Terrorist Salaries: European-funded NGOs Promote “Right” to Be Paid for Terror
A number of European governments have joined the US and others in demanding that the Palestinian Authority (PA) end its policy of paying salaries to, and hence incentivizing, Palestinian prisoners convicted of terror crimes. The UK froze some of its aid to the PA over this issue; Germany launched an investigation; Norway “demanded that the PA stop using its funds — which include donations by foreign countries — to support convicted terrorists and their families”; a Parliamentary motion in the Netherlands noted that “this funding can have a negative effect, in which criminality and terrorism are rewarded”; and the EU emphasized that “allowances…for Palestinian prisoners, their families and ex-detainees” have “never been financed by the EU.”
This opposition ought to be self-evident, recognizing the fundamental contradiction between human rights and such policies.
Yet, in sharp contrast, a number of Palestinian non-governmental organizations (NGOs) receiving European government funding under the banner of human rights assert that terrorists have a “right” to receive salaries and that suspending these payments is a violation of international law. NGO officials have also not questioned the legitimacy of violent responses by the Palestinian street, and some of their statements can be interpreted as veiled threats of violence meant to prevent an end to payments.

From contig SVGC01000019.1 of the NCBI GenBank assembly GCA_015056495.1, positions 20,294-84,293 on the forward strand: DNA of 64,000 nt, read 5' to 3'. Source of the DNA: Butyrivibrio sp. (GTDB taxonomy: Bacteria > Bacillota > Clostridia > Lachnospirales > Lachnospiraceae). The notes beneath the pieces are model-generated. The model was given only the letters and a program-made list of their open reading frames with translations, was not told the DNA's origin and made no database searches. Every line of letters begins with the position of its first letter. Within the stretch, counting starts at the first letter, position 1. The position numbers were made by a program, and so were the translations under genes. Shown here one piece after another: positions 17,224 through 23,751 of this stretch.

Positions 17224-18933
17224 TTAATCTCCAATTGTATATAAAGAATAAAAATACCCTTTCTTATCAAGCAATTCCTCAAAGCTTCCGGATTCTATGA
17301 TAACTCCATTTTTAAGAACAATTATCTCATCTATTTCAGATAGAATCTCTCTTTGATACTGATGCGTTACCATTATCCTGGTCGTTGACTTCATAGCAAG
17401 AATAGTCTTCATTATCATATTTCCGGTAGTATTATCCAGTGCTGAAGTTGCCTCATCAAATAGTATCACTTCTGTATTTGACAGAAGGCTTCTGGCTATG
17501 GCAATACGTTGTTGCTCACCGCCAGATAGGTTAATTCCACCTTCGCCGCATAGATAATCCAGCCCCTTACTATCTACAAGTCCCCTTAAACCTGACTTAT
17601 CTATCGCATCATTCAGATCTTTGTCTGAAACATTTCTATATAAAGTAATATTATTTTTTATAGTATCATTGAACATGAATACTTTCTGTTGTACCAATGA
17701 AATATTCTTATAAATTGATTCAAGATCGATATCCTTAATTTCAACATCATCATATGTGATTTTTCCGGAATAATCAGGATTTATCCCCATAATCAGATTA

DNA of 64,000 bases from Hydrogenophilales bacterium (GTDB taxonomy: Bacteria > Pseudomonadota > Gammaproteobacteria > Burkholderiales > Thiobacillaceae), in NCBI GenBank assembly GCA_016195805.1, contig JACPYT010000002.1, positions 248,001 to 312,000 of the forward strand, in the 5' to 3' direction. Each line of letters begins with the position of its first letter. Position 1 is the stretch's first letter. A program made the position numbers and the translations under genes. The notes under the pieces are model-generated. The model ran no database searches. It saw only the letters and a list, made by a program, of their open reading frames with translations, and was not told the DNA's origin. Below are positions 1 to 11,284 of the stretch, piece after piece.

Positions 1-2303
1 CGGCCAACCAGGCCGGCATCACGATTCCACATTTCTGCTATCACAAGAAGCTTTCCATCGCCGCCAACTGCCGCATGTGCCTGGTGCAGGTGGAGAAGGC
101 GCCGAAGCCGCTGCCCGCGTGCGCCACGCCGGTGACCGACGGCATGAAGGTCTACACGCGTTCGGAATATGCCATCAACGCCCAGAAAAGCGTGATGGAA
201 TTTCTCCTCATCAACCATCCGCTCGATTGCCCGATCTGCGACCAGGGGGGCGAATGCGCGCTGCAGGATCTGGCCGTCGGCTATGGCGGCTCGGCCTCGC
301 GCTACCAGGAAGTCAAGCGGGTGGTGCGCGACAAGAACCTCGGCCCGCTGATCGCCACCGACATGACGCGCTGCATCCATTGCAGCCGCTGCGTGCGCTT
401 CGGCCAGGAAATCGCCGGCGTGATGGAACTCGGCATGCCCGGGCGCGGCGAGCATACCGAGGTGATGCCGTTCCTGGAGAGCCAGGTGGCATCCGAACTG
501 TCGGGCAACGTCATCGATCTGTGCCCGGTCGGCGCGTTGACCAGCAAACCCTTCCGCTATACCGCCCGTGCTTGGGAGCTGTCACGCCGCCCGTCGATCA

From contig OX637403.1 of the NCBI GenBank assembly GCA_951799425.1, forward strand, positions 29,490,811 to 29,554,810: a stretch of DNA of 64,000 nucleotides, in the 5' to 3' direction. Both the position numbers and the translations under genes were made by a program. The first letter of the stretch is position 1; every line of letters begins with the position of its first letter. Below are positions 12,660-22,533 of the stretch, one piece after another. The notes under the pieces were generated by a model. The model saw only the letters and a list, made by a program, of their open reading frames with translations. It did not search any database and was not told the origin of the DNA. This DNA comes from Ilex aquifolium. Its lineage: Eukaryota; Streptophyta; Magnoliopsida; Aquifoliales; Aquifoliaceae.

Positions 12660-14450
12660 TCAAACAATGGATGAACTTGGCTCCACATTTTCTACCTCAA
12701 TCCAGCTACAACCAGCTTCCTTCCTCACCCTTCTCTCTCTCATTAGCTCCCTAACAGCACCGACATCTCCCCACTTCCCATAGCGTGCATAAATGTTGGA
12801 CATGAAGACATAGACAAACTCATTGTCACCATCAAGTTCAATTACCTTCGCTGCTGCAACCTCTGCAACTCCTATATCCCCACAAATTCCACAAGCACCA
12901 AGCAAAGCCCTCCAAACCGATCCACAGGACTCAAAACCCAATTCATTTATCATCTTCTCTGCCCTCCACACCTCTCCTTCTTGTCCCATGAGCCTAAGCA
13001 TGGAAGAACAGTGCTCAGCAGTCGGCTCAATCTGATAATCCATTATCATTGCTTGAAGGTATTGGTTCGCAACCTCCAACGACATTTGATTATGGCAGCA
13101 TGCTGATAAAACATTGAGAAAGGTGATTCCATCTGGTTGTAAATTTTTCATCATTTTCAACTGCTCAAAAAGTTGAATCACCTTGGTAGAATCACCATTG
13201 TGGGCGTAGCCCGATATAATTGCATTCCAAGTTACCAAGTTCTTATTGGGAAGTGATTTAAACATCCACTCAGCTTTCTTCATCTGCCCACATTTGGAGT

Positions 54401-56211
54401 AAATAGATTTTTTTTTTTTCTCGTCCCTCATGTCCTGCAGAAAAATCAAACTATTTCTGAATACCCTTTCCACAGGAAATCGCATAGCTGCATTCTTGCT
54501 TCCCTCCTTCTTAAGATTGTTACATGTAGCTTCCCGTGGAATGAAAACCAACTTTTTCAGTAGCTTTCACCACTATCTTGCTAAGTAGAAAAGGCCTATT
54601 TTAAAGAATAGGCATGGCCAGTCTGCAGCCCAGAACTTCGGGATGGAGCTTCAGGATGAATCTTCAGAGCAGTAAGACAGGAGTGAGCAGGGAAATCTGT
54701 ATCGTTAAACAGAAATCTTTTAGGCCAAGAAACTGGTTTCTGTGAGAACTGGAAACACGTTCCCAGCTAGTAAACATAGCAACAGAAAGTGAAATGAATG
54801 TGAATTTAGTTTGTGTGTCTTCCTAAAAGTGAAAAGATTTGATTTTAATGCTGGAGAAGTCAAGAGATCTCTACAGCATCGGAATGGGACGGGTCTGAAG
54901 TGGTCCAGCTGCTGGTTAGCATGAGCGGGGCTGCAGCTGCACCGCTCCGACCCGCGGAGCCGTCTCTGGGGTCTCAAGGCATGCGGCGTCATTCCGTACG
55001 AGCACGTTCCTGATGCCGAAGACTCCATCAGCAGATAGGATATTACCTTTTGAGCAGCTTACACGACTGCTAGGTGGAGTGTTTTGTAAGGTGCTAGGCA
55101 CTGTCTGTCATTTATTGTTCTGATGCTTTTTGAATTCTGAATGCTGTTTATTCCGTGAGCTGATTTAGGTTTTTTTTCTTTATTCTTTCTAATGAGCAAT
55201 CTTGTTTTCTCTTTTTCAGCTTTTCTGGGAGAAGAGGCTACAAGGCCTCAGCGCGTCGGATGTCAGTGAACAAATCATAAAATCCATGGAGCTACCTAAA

These NGO statements demonstrate the inconsistency between the label of “human rights” organizations and their activities.
Excerpts from NGO Statements:
Palestinian Center for Human Rights (PCHR) – Funders include Human Rights and International Humanitarian Law Secretariat (a joint funding framework of Denmark, the Netherlands, Sweden, and Switzerland), Norway, Spain, and Ireland.
- On July 25, 2017, the PCHR organized a workshop on “Consequences of Former Prisoners’ Salary Suspension on their Economic and Social Rights.” PCHR director, Raji Sourani, stated that “the decision of suspending former prisoners’ salaries was shocking to the prisoners, their families and all Palestinians as it is illegal, immoral, and violates the Basic Law and the international human rights law.”
- In the 1980s, Sourani was convicted for his membership in the Popular Front for the Liberation of Palestine (PFLP) terrorist organization.
Al-Haq – Funders include Human Rights and International Humanitarian Law Secretariat (a joint funding framework of Denmark, the Netherlands, Sweden, and Switzerland), Norway, and Ireland.
- General Director Shawan Jabarin stated that “If their rights are eroded we are heading for a real crisis in Palestinian society and in due course toward an explosion.”
- Jabarin also has alleged ties to the PFLP terrorist organization.
Hurryyat – The NGO receives funding from the Human Rights and International Humanitarian Law Secretariat (a joint funding framework of Denmark, the Netherlands, Sweden, and Switzerland).
- Director General Helmi al-Aaraj was quoted stating that, “To lay a finger on the prisoners’ rights is to attack the Palestinian struggle.”
Al-Dameer – Funders include Human Rights and International Humanitarian Law Secretariat (a joint funding framework of Denmark, the Netherlands, Sweden, and Switzerland), European Union, National Endowment for Democracy (US).
- On June 6, 2017, Al-Dameer stated that the organization “condemns and deplores the Ramallah government’s decision to cut the salaries of a number of released prisoners in both the West Bank and the Gaza Strip. This policy was implemented unlawfully and arbitrarily in response to the Israeli and American demands to stop paying the salaries of prisoners…”